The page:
PULASKI — The Oswego County Health Department continues its rabies clinics with COVID-19 protocols. The next scheduled clinic runs from 6-8 p.m. on Wednesday, Sept. 16 at the Oswego County Highway Garage on Centerville Road in Pulaski.
“This clinic will take place at the county’s highway garage just off county Route 2A, not at the town of Richland garage located in the Pulaski village,” said Judy Grandy, director of environmental health for the Oswego County Health Department.
The Oswego County Health Department reminds residents that the COVID-19 protocols will remain in place for all rabies clinics for the remainder of the year. This includes making an appointment for your pet at the clinic.
Grandy said, “Unfortunately, we have had to turn away people who were unaware of this protocol, so we really want to emphasize to people that appointments are required. If you or someone you know is planning to bring their pet to one of these rabies clinics, please make sure that you call ahead for an appointment.”
The appointment phone line opens on Tuesday, Sept. 8. People can call 315-349-3557 from 8:30 a.m.-4 p.m. weekdays to make an appointment until the schedule is filled. Do not call the answering service after hours to schedule an appointment for the rabies clinic.
Appointments are limited. For those who don’t get one for this event, the next rabies clinic will be on Wednesday, Sept. 30 at the Oswego County Highway Garage on Dill Pickle Alley Road in Parish. Protocols and appointments will apply to that clinic as well.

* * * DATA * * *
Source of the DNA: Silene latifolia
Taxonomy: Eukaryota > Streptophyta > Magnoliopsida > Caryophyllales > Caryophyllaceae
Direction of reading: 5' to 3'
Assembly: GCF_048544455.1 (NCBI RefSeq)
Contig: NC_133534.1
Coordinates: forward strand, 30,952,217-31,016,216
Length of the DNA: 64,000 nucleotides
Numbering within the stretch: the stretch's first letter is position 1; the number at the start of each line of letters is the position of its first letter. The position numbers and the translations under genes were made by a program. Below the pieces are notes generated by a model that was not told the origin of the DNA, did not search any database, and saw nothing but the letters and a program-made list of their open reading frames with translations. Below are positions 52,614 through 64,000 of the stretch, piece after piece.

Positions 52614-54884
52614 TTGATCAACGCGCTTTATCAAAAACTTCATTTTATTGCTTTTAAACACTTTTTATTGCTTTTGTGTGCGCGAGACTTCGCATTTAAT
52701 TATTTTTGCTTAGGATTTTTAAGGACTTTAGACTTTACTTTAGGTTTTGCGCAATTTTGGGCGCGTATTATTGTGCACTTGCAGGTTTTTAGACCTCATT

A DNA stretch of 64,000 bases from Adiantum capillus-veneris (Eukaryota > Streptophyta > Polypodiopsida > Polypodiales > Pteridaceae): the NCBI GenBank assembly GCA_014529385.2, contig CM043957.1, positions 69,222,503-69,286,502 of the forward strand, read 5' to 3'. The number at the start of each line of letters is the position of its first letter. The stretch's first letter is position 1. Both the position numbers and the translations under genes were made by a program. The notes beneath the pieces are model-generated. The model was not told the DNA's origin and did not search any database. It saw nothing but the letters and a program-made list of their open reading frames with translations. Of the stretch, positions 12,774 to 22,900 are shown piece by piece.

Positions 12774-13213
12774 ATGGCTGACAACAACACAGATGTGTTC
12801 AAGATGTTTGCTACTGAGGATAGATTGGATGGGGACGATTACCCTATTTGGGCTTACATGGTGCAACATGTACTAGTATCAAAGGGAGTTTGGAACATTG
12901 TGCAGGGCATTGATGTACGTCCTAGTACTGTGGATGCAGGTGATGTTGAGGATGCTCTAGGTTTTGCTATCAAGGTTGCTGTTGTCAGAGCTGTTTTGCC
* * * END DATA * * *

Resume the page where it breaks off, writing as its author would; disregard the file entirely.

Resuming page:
She added, “We had to establish new safety measures due to the coronavirus. We are grateful to everyone for their understanding and support in the clinics we’ve had so far, and hope that continues as we move forward with the rest of the schedule.”
Other protocols include:
• Do not attend the clinic if you are – or your pet is – ill.
• All attendees must wear a mask or face covering and practice social distancing by staying six feet away from others whenever possible.
• Pets must be under control at all times. No mingling with other pets and people.
• There will be no “walk-ins.” This is an appointment-only clinic.
Attendees are asked to arrive no more than 10 minutes early to their appointment and to wait in their car to be called in. Follow signs and instructions from clinic staff. Those who miss their assigned appointment will not be served.
There will be limitations for both pets and people. No more than four pets per family and no more than two adults, or an adult and a child aged 14 and older, per car. Younger children will not be allowed into the building. Parents must make sure that they are properly supervised in their car.
Pets must be caged and/or leashed with a fixed length no longer than six feet. Cats and ferrets should be in a carrier. People must maintain control of their pets. Veterinary staff will not be able to leave their stations to deliver shots to a pet in the vehicle.
The health department suggests a $7 donation per animal to help defray the clinic cost.
Grandy said, “The rabies virus can infect any mammal and it is nearly 100% fatal. Immunizing pets is the most effective protection from the disease.”
New York state law requires that all cats, dogs, and ferrets be vaccinated against rabies. The first rabies vaccine should be given at three months of age. Ferrets must be vaccinated annually. Dogs and cats require a second vaccination within one year of the first, and every three years thereafter.
To report an animal bite or seek guidance concerning potential exposures to rabies, call 315-349-3557 weekdays between 8:30 a.m. and 4 p.m. or 315-341-0086 after regular business hours, weekends and holidays. Do not call this number to schedule a clinic appointment.
Additional information about rabies can be found at www.cdc.gov/rabies.